• Wood: Classic look, good insulation, customizable. Requires regular maintenance, may be prone to warping and decay.
  • Vinyl: Durable, low-maintenance, good insulation. Can expand and contract with hot and cold temperatures.
  • Aluminum: Strong, corrosion-resistant, minimal maintenance. May increase heat loss in the winter and heat gain in the summer.
  • Fiberglass: Durable, great insulation, minimal maintenance. May be more costly than other options.

Before: Single-pane windows like these could be costing you, and making your home less comfortable.

After: These new high efficiency windows will help keep heat in during the winter and keep it out during the summer.

Before: Inefficient windows can make temperature control more difficult, and cause your energy bills to increase.

After: This new window lets in more light, while helping to keep energy bills lower.

Before: These single-pane doors were letting a lot of heat and cold pass through them.

After: The new doors help keep the home cosy, and are much more energy efficient.

What are the most important things to look for when buying windows and doors?

Naturally, you’ll be looking for windows and doors that complement your home's architectural style and personal taste. Consider these factors as well to maximize your return on investment:

  • High energy efficiency: Look for products with ENERGY STAR® certification, U-factor, ER and SHGC ratings, and doors with high-quality weather stripping and insulated cores.
  • Quality and durability: Invest in well-constructed windows and doors made from high-quality materials to ensure longevity and performance.
  • Warranty: Ensure that your windows and doors come with a comprehensive warranty that covers both product defects and installation.
  • Safety and security: Look for windows and doors with robust locking systems, reinforced frames, and impact-resistant glass for enhanced security. Consider door features like deadbolts, multi-point locking systems, and smart lock compatibility for added peace of mind. For bedrooms, you’ll need windows that allow you to escape in the event of a fire.
  • Sound insulation: If noise reduction is a concern, look for windows and doors with soundproofing features such as insulated cores, dual-pane glass, and weatherstripping to minimize noise transmission.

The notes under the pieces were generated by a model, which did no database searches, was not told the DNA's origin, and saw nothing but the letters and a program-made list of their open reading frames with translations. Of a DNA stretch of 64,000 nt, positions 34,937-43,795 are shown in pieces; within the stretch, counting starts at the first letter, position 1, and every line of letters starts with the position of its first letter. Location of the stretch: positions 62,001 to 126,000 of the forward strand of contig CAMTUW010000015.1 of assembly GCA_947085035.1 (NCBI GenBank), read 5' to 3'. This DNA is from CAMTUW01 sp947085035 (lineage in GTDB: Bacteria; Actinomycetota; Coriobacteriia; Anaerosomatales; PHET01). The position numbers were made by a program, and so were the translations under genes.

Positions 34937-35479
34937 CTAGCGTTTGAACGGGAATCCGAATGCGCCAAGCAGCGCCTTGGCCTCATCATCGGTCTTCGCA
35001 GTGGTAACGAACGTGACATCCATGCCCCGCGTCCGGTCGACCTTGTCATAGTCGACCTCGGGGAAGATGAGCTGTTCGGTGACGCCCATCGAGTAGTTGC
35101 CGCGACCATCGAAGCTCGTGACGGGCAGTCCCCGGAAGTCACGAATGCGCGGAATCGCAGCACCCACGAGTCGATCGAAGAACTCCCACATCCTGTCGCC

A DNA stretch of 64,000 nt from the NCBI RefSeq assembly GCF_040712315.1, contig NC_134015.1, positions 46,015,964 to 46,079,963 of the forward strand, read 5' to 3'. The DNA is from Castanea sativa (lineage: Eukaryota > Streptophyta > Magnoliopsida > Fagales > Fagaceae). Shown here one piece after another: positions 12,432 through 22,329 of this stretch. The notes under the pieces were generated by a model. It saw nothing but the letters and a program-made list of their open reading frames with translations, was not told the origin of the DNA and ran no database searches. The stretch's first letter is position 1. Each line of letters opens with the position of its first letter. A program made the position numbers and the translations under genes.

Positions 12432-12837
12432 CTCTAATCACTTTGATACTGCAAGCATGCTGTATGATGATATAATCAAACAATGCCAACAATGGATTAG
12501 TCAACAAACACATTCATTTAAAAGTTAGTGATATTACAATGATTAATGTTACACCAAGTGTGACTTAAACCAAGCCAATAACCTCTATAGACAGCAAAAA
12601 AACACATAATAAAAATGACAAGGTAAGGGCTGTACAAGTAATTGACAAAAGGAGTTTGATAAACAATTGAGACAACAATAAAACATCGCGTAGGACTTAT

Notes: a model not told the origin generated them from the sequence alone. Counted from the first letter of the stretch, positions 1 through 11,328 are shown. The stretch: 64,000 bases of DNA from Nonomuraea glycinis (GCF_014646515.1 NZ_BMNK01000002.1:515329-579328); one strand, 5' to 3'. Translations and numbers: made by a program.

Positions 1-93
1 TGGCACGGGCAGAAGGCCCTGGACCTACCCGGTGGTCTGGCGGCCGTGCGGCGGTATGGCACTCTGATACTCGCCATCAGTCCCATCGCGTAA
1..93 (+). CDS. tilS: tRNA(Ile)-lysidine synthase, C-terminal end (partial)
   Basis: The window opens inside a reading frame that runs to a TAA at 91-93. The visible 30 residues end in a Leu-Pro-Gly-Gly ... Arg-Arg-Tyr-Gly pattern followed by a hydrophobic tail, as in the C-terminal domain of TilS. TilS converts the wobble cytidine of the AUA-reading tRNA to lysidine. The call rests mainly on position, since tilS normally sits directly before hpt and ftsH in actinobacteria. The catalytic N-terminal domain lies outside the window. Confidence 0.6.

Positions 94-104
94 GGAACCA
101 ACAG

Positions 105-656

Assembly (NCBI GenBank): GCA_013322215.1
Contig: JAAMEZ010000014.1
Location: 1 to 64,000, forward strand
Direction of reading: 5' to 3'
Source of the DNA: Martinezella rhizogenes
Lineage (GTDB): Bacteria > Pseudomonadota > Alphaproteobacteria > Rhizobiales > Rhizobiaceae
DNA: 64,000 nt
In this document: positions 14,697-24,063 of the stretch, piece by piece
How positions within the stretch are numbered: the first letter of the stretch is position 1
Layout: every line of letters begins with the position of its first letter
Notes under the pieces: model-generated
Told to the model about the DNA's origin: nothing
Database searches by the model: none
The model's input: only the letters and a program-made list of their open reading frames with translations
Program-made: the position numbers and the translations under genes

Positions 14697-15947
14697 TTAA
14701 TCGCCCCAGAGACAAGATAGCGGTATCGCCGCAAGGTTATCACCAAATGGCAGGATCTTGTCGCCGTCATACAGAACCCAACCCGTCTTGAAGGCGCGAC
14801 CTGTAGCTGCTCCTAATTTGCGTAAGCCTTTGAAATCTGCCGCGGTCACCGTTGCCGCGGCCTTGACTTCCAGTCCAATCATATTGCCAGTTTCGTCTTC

• Accessibility: For individuals with mobility challenges, choose doors with wider openings, low thresholds, and easy-to-operate handles or levers.

Can I install my own windows and doors?

We highly recommend hiring a Home Performance Contractor Network member with experience in installing energy-efficient products—proper installation is crucial for maximizing the energy efficiency and performance of your new windows and doors. In fact, to be eligible for FortisBC’s window and door rebates, they must be installed by a licensed contractor with a GST number and a valid B.C. business license.

What FortisBC rebates are available for windows and doors?

You could get a rebate of $100 per eligible window or door, up to $2,000 total! Review all the eligibility requirements and terms and conditions.

Plus, when you install windows and/or doors with a minimum rebate value of $250 and make an additional bonus-eligible Home Renovation Rebate upgrade you could qualify for our $300 two-upgrade bonus.

Once you’ve selected your rebate-eligible windows and/or doors and had them installed by a licensed contractor, apply online for your rebate (you have up to six months from your invoice date to apply). Keep in mind, you’ll need to include a scanned copy of all detailed invoices (see an invoice example here) from the window manufacturer/installer, and a photo of each installed item’s manufacturer’s label, like this one:

You can see more sample labels here.

More resources for window and door information:

Note: FortisBC recommends that all energy-efficiency renovations be undertaken in consultation with and by trained and experienced contractors. FortisBC will not be responsible for your use of the information contained in or linked from these webpages.